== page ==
I usually don’t like to listen to the same album in one day. It’s a funny little rule I follow. Even if I’m particularly into a record and listen to it every day, I still like to let the listening experience sink in for a night. Otherwise it’s like over-eating at a great meal. (Which, ironically, I do at almost every dinnertime.)
But this Labor Day Weekend I wound up listening to the same album twice in one day on two different occasions. I realize this isn’t earth-shattering, stop-the-presses kind of news for anyone else, but for me it’s a noteworthy aberration.
The two albums are The Smiths’ Strangeways, Here we Come and Nirvana’s Nevermind.
First we played the Nirvana record on my i-Pod during about a 30-mile stretch of Highway 12 in Washington, heading west from Centralia where we’d exited off Interstate 5. This was on Friday, late in the 90-plus-degree afternoon.
If you haven’t guessed already, the occasion for playing Nevermind was that we were headed toward Aberdeen, Kurt Cobain’s hometown, on the way to Lake Quinault near Olympic National Park for our friends Becca and Eric's wedding. Neither Valarie nor I had been to Aberdeen before, and even though it sounds corny and obvious to play Nirvana at such a time, we had a sincere desire to think about the place where Cobain grew up with his music as the soundtrack.
The only problem was, we got a little too hasty about putting the record on. We were on the last song, “Something In The Way” (not including the unlisted song that plays after 13-ish minutes of silence), as we entered town. I could tell, though, that Valarie wanted to start the album again, as she knew I hate listening to the same record or song twice in a row. But luckily I was willing to temporarily suspend the rule, because it made for a moving, contemplated experience. She made a squeal when I gave the go-ahead for a replay
Aberdeen is a fishing and logging town, and traditionally has been pretty blue-collar and somewhat depressed. The first thing we found, however, was a thriving mini-mall of chain stores and a Taco Bell across the street. Like so many cities and towns, Aberdeen seems to have recovered with an influx of new development and retail options, but to an extent seems to have sold a bit of its soul in the process. Gritty old Aberdeen must have depressed Kurt Cobain, or at least added to the challenge of inheriting the DNA of a suicide and depression-prone family. But I think he’d have found just as much to be depressed about in the ubiquity and unsightliness inherent to sea-of-asphalt strip malls and Everywhere, USA chain stores that have invaded Aberdeen.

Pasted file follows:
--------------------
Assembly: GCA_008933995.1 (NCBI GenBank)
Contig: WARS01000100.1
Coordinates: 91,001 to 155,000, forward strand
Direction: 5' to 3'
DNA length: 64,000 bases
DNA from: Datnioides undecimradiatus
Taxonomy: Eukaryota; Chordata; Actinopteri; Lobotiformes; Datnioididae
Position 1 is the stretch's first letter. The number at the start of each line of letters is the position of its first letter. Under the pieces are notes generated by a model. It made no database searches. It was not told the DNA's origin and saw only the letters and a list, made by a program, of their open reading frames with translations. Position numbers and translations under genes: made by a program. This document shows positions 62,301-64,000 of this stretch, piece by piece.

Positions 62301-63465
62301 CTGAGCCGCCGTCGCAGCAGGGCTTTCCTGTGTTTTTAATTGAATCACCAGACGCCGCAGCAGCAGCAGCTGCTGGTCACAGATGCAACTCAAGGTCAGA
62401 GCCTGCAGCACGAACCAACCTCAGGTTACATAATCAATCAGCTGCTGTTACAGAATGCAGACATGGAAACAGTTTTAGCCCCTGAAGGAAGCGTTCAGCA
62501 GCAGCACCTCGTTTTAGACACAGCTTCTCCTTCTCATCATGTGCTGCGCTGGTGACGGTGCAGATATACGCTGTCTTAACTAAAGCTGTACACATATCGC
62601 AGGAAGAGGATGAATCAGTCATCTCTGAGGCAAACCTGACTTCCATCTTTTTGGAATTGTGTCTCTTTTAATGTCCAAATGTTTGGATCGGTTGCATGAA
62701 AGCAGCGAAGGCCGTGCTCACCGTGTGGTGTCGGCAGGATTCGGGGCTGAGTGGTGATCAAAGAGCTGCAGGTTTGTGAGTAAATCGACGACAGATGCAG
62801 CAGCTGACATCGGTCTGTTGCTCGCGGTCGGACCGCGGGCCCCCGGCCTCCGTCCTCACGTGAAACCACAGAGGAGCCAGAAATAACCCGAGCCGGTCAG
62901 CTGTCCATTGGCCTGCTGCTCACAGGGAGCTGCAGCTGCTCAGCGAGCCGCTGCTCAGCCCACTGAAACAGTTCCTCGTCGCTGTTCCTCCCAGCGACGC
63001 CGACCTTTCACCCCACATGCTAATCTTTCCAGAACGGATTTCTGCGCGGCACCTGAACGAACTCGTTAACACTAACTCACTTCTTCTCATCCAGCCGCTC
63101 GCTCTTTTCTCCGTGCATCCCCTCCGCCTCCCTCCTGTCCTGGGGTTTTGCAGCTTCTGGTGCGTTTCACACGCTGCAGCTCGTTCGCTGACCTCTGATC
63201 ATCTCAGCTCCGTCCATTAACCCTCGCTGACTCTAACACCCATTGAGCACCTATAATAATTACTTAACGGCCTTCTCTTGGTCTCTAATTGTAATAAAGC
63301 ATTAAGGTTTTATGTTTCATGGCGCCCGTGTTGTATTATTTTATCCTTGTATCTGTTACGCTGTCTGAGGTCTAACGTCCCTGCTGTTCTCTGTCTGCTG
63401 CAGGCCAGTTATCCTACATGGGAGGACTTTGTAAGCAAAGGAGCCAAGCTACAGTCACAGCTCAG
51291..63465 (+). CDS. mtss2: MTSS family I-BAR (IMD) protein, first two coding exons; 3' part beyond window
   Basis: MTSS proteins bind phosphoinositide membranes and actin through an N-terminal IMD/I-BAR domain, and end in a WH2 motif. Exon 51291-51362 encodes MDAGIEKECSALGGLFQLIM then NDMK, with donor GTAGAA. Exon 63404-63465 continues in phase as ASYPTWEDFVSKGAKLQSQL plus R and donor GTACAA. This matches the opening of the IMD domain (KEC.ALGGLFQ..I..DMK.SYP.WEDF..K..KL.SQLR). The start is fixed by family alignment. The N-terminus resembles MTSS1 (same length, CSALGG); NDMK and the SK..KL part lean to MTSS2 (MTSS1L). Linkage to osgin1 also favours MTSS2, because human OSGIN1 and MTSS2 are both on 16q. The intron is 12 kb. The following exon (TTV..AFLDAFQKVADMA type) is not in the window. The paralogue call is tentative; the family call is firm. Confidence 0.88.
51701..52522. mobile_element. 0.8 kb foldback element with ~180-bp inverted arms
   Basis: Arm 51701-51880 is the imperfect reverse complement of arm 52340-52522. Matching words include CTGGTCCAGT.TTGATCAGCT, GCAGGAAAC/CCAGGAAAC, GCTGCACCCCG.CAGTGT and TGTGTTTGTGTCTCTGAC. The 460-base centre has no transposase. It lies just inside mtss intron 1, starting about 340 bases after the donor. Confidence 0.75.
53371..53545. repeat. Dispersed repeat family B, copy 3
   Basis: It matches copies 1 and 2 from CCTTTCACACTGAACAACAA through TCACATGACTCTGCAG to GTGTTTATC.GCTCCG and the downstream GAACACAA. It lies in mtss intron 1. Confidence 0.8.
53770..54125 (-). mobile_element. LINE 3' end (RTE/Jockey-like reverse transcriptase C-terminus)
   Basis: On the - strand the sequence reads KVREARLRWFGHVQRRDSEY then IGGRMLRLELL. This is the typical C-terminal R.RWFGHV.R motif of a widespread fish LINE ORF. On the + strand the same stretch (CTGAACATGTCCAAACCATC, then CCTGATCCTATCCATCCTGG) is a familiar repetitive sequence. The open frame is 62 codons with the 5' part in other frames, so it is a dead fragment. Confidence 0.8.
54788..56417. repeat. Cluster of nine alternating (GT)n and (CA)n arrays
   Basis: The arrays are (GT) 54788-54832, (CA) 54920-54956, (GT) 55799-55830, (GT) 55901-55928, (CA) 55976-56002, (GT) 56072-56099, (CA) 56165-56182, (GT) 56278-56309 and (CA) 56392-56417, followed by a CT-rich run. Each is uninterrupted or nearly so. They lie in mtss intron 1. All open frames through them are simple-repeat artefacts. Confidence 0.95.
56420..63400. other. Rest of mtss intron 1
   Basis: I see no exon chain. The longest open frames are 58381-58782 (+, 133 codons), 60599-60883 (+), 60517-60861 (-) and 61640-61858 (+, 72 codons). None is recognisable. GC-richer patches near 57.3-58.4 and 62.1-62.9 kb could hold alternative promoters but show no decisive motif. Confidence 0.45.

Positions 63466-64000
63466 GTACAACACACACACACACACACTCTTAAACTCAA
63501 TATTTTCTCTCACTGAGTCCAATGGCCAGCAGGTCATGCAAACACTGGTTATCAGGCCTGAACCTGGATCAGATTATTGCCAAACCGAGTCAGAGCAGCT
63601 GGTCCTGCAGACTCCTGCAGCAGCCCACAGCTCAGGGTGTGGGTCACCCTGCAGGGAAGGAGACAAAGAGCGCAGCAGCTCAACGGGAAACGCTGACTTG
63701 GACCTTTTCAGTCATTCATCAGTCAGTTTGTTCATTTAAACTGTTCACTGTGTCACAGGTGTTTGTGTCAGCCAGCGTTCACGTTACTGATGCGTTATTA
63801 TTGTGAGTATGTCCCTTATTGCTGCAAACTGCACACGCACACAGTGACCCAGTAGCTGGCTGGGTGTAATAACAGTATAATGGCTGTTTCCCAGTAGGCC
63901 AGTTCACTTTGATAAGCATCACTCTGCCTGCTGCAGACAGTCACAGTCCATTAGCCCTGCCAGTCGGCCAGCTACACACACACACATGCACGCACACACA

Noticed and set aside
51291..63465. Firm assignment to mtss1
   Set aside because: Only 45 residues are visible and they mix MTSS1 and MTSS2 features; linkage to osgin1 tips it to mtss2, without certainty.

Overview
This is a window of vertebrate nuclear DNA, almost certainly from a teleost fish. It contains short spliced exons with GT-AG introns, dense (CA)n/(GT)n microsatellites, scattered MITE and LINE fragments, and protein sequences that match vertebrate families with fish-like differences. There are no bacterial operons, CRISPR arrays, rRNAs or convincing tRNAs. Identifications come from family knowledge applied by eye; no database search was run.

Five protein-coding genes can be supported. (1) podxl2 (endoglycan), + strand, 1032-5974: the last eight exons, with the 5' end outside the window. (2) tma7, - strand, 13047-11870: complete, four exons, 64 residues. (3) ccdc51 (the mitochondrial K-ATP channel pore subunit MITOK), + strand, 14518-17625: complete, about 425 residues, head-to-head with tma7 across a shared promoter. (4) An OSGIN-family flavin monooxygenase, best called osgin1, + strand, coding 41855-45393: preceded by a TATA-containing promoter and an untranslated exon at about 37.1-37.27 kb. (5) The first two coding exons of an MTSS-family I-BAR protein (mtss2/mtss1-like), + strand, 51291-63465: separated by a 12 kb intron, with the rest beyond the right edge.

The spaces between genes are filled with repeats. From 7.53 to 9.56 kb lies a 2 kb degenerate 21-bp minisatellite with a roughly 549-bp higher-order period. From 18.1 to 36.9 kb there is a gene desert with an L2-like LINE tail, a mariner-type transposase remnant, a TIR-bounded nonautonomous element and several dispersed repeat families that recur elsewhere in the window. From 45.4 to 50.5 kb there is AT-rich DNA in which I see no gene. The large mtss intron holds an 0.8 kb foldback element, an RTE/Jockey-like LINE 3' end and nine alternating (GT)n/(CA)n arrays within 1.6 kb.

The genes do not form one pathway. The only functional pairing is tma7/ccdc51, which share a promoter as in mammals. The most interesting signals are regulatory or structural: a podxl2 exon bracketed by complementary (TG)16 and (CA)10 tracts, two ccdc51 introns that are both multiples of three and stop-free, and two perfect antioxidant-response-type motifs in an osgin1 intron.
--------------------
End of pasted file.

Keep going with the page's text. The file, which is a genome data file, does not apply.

Nevermind sounded as fucking insanely brilliant as ever on both listens. Valarie cites “Territorial Pissing” as her favorite song, while I’m most partial to “On a Plain” and “Drain You”. But I think there’s not anything close to a bad song on that album. At the time Nirvana was popular, a few of my friends argued for the superiority of Nirvana’s debut album on the indie label Sub-Pop, Bleach. But I never took to it. Bleach seemed to draw more from metal, whereas Nevermind seemed, while wholly original, also more punk influenced, like a polished version of Sonic Youth. No, Nevermind is definitely the masterpiece here, I think, even if that’s a more obvious choice. I could say so much more about Cobain’s suicide and my feelings about it, but I hesitate to open that Pandora’s Box. (Short answer: compassion, not condemnation).
Incidentally, upon entering Aberdeen we knew to look for the town's entry sign that reads "Come As You Are". I'd thought this was a tribute to Cobain, but it turns out the sign predates the Nirvana song of the same name. Apparently the song's title was a nod to the town's sign. "Come As You Are" was also the first Nirvana song I really became a big fan of. I hadn't fallen for "Smells Like Teen Spirit" when it was released as a single, although I've since come to appreciate its cataclysmic power. But I wound up liking all the other songs that were released at the time anyway.